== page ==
The challenge: Preparing a two-story farm house, built in 1833, for a fresh paint job by stripping the exterior to bare wood — without damaging the underlying cedar substrate. Jim Cooper, president of Cooper Painting, explains the challenge he faced at this 169-year-old home near Cleveland:
"We had layer upon layer of paint - latex, oil, white wash and milk paint - on the structure. In all, we figured there were more than 45 layers that had never before been stripped. Much of the paint was lead-based so containment was going to be an issue. And, since the home would be occupied during the restoration, I needed products that were environmentally safe, fume-free, wouldn't damage the wood and could contain the lead while stripping all those layers of paint."
Cooper worked with his local Sherwin-Williams representatives to come up with a solution to just this type of situation.
First, he knew that he wanted to use Sherwin-Williams Duration Exterior Latex Coating as his topcoat paint.
"Duration is the best paint I've ever used on the exterior of a house - period," Cooper says. "It flows well and goes on thick. It remains flexible and absolutely resists peeling. We did a home in Lakewood, Ohio, that was having major peeling problems six months to a year after every paint job. We painted it with Duration with our normal surface prep and it hasn't peeled two years later. Anytime I do an exterior job, I spec Duration."
For paint removal, Cooper conducted a series of patch tests to determine the best product for the job. The winner was the Peel Away 1 paint removal system, a Dumond Chemicals product available at Sherwin-Williams stores.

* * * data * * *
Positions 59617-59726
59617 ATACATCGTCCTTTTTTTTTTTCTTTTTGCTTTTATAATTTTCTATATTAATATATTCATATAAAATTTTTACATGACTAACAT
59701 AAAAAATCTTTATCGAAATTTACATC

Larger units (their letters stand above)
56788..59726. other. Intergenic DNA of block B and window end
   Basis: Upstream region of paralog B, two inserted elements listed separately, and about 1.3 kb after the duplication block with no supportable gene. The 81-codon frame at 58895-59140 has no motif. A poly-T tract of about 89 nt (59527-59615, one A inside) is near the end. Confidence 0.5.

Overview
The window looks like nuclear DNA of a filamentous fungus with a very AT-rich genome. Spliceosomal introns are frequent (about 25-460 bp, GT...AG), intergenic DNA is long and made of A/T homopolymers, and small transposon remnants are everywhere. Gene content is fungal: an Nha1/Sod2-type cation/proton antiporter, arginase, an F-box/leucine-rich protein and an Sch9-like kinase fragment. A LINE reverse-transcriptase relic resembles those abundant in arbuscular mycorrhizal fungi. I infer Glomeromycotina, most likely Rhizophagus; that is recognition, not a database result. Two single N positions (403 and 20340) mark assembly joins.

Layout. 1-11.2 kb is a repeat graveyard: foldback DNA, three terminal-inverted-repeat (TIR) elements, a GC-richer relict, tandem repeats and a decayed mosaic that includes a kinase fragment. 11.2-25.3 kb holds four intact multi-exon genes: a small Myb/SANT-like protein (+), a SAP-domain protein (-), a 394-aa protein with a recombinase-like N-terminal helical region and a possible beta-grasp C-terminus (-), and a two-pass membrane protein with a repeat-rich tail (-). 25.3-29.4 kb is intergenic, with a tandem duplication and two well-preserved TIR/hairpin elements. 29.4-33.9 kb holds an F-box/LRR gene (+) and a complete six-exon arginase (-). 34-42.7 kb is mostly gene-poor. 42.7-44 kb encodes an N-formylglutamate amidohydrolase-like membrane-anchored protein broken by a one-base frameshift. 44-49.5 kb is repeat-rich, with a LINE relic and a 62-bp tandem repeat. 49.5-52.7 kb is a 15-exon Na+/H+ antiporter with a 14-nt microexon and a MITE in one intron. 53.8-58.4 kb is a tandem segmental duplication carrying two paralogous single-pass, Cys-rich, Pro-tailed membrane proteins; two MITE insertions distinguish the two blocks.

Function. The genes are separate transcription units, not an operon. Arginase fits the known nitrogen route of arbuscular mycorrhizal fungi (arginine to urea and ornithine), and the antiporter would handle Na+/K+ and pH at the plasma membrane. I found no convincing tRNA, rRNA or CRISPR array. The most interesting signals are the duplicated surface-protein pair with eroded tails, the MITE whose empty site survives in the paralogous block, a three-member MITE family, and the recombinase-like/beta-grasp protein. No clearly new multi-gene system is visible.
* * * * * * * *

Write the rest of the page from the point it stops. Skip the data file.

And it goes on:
"We've been using it for six years and are always pleased with the results, "Cooper says. "Peel Away products are more controllable and dependable than other chemical strippers. They're safer, don't drip and remove more paint at one time."
Taking off the paint
Approximately 10,000 square feet of paint had to be removed from the house. Cooper's crews used a total of 880 gallons of Peel Away 1, most sprayed on to a 1/4- inch thickness using an airless sprayer. Brushes were used to apply it on window sashes and door and window frames.
The next stage was to apply paste and a layer of special Peel Away paper that keeps the paint damp for the required dwell time, preventing lead dust from entering the air.
After a 48-hour dwell time, the old paint and Peel Away products were scraped off with putty knives, and placed in 6-ml plastic bags and then re-bagged into Super Sacks, nylon bags with 6 ml of plastic inside that hold more than 245 gallons worth of waste per sack. These sacks were disposed of according to HUD and EPA rules and regulations.
The first application removed about 75 percent of the stubborn paint layers. A second application - with a 24-hour dwell time - took care of the rest. Cooper then scrubbed the area with low-pressure water and soft bristle brushes. The excess water and paste drained off onto plastic where it was vacuumed into the Super Sacks. A neutralizer supplied with Peel Away was sprayed on to saturate the area and allowed to settle. The area was then scrubbed and pH tested (normal range is between 7. 0 and 7. 5).
Once the substrate was completely neutralized, draw scrapers were used to remove any debris hiding in crevices. Palm sanders outfitted with HEPA vacuums were then used to sand the surfaces smooth.
Crews then caulked the house with Sherwin-Williams 950A Pro Select Siliconized Acrylic Latex Caulk, primed with XIM Plus and finished with two coats of Duration. More than 200 gallons of Duration were used.
"We've been doing one or two restorations like this every year, and it's a part of our business that is really satisfying," Cooper says. "We take a lot of pride in restoring a house like this. When we work on a project for six months, we feel like it's our home. The combination of Duration and Peel Away helps us make it look like it was just built."